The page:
Cereal drinks not a milk alternative, says FSANZ

By Dominique Patton

- Last updated on GMT

Related tags Milk

Cereal-based beverages, such as those made from rice and oats, are
not suitable as a complete milk replacement for young children,
said the Australian and New Zealand food authorities today.

In a statement, Food Standards Australia New Zealand (FSANZ) said that cereal drinks, often a substitute for milk or soy beverages, only contain 10 per cent of the protein found in milk.

The organisation's chief medical advisor, Dr Bob Boyd, said: "Consumers, caregivers and health professionals need to be aware that cereal-based beverages have a lower protein content than milk. Therefore, if a child needs to consume cereal-based beverages instead of dairy or soy beverages, adequate protein from other food sources will be needed to replace the protein normally provided by milk."

The statement said that all cereal-based beverages with a low protein content must carry an advisory statement on the label warning that 'the product is not suitable as a complete milk replacement for children under the age of five years'.

FSANZ issued the warning following an application from So Natural Foods requesting that companies could add selected vitamins and minerals, including calcium, riboflavin and vitamin D, to cereal-based drinks to better reflect the nutritional content of milk.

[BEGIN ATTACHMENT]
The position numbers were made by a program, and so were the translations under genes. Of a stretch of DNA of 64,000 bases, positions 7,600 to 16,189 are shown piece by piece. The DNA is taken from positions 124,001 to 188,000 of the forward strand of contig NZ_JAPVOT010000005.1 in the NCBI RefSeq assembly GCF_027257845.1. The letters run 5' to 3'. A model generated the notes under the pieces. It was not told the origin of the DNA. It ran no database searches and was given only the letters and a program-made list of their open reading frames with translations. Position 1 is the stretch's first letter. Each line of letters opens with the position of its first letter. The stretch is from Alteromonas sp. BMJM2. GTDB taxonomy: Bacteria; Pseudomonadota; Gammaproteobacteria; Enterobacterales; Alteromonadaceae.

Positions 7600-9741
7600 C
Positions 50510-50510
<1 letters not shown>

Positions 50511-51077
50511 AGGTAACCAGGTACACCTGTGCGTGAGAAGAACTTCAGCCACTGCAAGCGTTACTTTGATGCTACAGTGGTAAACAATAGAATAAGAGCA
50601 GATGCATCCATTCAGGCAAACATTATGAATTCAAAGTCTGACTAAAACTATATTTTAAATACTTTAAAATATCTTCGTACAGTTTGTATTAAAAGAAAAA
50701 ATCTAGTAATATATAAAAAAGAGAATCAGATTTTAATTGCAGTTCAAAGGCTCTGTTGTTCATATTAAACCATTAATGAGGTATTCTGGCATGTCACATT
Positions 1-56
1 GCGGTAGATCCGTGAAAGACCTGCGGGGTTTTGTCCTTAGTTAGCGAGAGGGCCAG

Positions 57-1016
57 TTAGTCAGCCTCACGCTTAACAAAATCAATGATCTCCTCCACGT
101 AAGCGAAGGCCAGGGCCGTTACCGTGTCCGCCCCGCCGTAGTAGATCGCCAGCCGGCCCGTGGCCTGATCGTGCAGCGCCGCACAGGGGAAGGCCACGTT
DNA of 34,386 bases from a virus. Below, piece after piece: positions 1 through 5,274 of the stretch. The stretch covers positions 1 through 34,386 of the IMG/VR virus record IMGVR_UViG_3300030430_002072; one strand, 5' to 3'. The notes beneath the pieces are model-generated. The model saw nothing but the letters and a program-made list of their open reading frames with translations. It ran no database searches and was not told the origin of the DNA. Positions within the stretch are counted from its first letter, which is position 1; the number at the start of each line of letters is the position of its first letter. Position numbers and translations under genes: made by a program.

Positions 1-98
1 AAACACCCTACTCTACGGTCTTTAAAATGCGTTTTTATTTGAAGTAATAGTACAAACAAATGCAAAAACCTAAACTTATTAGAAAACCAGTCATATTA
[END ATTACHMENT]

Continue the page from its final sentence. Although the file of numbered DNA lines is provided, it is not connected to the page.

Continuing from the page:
As part of the recent approval process, FSANZ decided to launch a public campaign to raise consumer awareness of the difference between such beverages and milk to avoid health risks to children under five years old particularly.

In 2002, a child in Melbourne died after its parents weaned it directly onto rice milk. There have been other cases of children suffering health problems because they fail to consume sufficient nutrients from milk substitutes, said a spokesman at FSANZ.

Sales of cereal-based beverages in Australian supermarkets totalled 3.8 million litres for the year ending April 2005. So Natural Foods estimates that 5.5 million litres of cereal drinks are sold in both Australian and New Zealand retailers.

This compares with approximately 1.085 billion litres of cows' milk and 47 million litres of soy beverage sold in Australia in 2004.

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